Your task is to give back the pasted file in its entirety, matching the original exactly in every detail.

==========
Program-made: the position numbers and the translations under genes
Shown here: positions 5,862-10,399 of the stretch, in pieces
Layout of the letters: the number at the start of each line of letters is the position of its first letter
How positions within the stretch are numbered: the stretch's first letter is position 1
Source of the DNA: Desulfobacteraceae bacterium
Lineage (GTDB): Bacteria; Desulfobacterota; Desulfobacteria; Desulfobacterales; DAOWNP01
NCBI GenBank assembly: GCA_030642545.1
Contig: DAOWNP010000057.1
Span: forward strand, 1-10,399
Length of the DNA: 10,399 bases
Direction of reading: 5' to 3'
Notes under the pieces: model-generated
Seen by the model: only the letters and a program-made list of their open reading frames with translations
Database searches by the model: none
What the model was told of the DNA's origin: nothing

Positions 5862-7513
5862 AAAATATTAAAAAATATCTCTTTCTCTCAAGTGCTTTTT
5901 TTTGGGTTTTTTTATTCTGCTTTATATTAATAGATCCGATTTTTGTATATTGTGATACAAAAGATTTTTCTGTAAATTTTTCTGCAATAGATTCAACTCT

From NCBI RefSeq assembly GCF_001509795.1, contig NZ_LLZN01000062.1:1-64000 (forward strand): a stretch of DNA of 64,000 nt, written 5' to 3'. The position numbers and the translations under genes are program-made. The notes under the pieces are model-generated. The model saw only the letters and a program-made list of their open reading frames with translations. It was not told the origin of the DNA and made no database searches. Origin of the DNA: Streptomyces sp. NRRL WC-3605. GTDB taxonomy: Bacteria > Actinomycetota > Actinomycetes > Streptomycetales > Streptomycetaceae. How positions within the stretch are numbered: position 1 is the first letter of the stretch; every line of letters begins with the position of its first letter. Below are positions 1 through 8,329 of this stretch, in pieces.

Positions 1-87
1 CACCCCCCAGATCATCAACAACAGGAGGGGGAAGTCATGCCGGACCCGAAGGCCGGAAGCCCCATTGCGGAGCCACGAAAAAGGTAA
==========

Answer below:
Program-made: the position numbers and the translations under genes
Shown here: positions 5,862-10,399 of the stretch, in pieces
Layout of the letters: the number at the start of each line of letters is the position of its first letter
How positions within the stretch are numbered: the stretch's first letter is position 1
Source of the DNA: Desulfobacteraceae bacterium
Lineage (GTDB): Bacteria; Desulfobacterota; Desulfobacteria; Desulfobacterales; DAOWNP01
NCBI GenBank assembly: GCA_030642545.1
Contig: DAOWNP010000057.1
Span: forward strand, 1-10,399
Length of the DNA: 10,399 bases
Direction of reading: 5' to 3'
Notes under the pieces: model-generated
Seen by the model: only the letters and a program-made list of their open reading frames with translations
Database searches by the model: none
What the model was told of the DNA's origin: nothing

Positions 5862-7513
5862 AAAATATTAAAAAATATCTCTTTCTCTCAAGTGCTTTTT
5901 TTTGGGTTTTTTTATTCTGCTTTATATTAATAGATCCGATTTTTGTATATTGTGATACAAAAGATTTTTCTGTAAATTTTTCTGCAATAGATTCAACTCT

From NCBI RefSeq assembly GCF_001509795.1, contig NZ_LLZN01000062.1:1-64000 (forward strand): a stretch of DNA of 64,000 nt, written 5' to 3'. The position numbers and the translations under genes are program-made. The notes under the pieces are model-generated. The model saw only the letters and a program-made list of their open reading frames with translations. It was not told the origin of the DNA and made no database searches. Origin of the DNA: Streptomyces sp. NRRL WC-3605. GTDB taxonomy: Bacteria > Actinomycetota > Actinomycetes > Streptomycetales > Streptomycetaceae. How positions within the stretch are numbered: position 1 is the first letter of the stretch; every line of letters begins with the position of its first letter. Below are positions 1 through 8,329 of this stretch, in pieces.

Positions 1-87
1 CACCCCCCAGATCATCAACAACAGGAGGGGGAAGTCATGCCGGACCCGAAGGCCGGAAGCCCCATTGCGGAGCCACGAAAAAGGTAA